Wetlands, Property Rights, and the Due Process Deficit in Environmental Law
In Sackett v. Environmental Protection Agency a unanimous Supreme Court held that private landowners could seek judicial review of an Administrative Compliance Order issued by the Environmental Protection Agency alleging that their land contained wetlands subject to regulation under the Clean Water Act. The Court’s decision rested on statutory grounds, but the same result may have been dictated by principles of due process. Under the CWA, federal regulators have asserted authority over waters and dry lands alike and sought to expand federal jurisdiction well beyond constitutional limits. Under existing regulations, landowners have little notice or certainty as to whose lands are covered, under what authority, or with what effect. As a consequence, federal wetlands regulations, as currently practiced, violates important due process principles.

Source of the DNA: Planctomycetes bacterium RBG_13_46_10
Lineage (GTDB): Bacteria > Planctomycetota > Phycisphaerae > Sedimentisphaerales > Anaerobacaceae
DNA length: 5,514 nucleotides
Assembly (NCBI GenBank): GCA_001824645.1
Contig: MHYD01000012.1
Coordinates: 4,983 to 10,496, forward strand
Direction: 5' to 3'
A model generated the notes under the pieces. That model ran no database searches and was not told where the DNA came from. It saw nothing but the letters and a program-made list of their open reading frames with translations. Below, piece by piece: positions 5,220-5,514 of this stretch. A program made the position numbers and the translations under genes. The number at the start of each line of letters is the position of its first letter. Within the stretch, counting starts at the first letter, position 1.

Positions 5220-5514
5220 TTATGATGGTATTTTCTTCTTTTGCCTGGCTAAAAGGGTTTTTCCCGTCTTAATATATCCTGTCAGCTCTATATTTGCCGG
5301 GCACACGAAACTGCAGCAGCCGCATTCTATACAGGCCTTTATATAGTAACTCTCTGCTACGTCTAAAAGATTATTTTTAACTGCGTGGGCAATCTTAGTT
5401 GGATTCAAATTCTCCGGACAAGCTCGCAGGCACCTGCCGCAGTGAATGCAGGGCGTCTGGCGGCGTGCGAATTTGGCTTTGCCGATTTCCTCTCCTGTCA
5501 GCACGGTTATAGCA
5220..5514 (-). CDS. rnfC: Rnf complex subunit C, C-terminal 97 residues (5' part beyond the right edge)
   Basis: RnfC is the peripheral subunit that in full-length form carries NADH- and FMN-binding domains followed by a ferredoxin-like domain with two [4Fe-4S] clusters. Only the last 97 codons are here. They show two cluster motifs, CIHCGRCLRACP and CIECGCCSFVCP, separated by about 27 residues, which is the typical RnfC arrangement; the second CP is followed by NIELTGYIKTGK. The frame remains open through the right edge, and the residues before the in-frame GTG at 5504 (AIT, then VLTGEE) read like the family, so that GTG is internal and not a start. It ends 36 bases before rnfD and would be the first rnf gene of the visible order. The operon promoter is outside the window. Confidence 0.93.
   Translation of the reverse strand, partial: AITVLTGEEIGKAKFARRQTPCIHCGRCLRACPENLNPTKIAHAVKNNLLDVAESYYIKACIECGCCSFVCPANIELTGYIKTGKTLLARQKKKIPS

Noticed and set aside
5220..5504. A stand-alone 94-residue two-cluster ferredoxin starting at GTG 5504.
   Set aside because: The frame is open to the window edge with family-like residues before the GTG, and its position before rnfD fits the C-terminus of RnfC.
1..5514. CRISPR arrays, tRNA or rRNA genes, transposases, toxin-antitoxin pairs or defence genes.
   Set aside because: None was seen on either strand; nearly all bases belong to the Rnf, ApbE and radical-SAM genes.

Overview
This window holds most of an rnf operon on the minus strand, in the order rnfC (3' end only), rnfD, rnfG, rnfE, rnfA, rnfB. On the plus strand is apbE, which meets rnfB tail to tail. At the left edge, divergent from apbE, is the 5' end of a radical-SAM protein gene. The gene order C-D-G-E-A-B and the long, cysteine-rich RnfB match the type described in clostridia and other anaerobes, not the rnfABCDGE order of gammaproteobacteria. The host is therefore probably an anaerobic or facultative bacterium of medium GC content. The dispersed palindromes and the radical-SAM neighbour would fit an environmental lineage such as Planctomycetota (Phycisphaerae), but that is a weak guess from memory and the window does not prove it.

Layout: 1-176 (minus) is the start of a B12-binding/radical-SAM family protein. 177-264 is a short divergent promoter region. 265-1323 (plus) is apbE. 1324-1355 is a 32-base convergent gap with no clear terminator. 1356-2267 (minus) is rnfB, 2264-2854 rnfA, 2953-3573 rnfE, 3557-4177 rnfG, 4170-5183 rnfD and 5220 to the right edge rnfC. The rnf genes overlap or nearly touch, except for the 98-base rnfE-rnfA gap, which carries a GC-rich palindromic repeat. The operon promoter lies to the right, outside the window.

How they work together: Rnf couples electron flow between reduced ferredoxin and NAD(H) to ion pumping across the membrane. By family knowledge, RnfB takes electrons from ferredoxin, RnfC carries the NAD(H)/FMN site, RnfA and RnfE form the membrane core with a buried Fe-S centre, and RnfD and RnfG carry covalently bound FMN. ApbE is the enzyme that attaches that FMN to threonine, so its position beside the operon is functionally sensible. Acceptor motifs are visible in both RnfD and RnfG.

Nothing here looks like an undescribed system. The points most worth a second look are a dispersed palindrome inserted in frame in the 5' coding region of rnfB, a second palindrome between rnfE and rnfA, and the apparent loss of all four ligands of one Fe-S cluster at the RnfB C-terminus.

Sackett v. Environmental Protection Agency, wetlands, property rights, judicial review, due process, Administrative Compliance Orders, environmental law, Clean Water Act
Place of Original Publication
Cato Supreme Court Review
2011-2012 Cato Supreme Court Review 139 (2012)
Adler, Jonathan H., "Wetlands, Property Rights, and the Due Process Deficit in Environmental Law" (2012). Faculty Publications. 1091.
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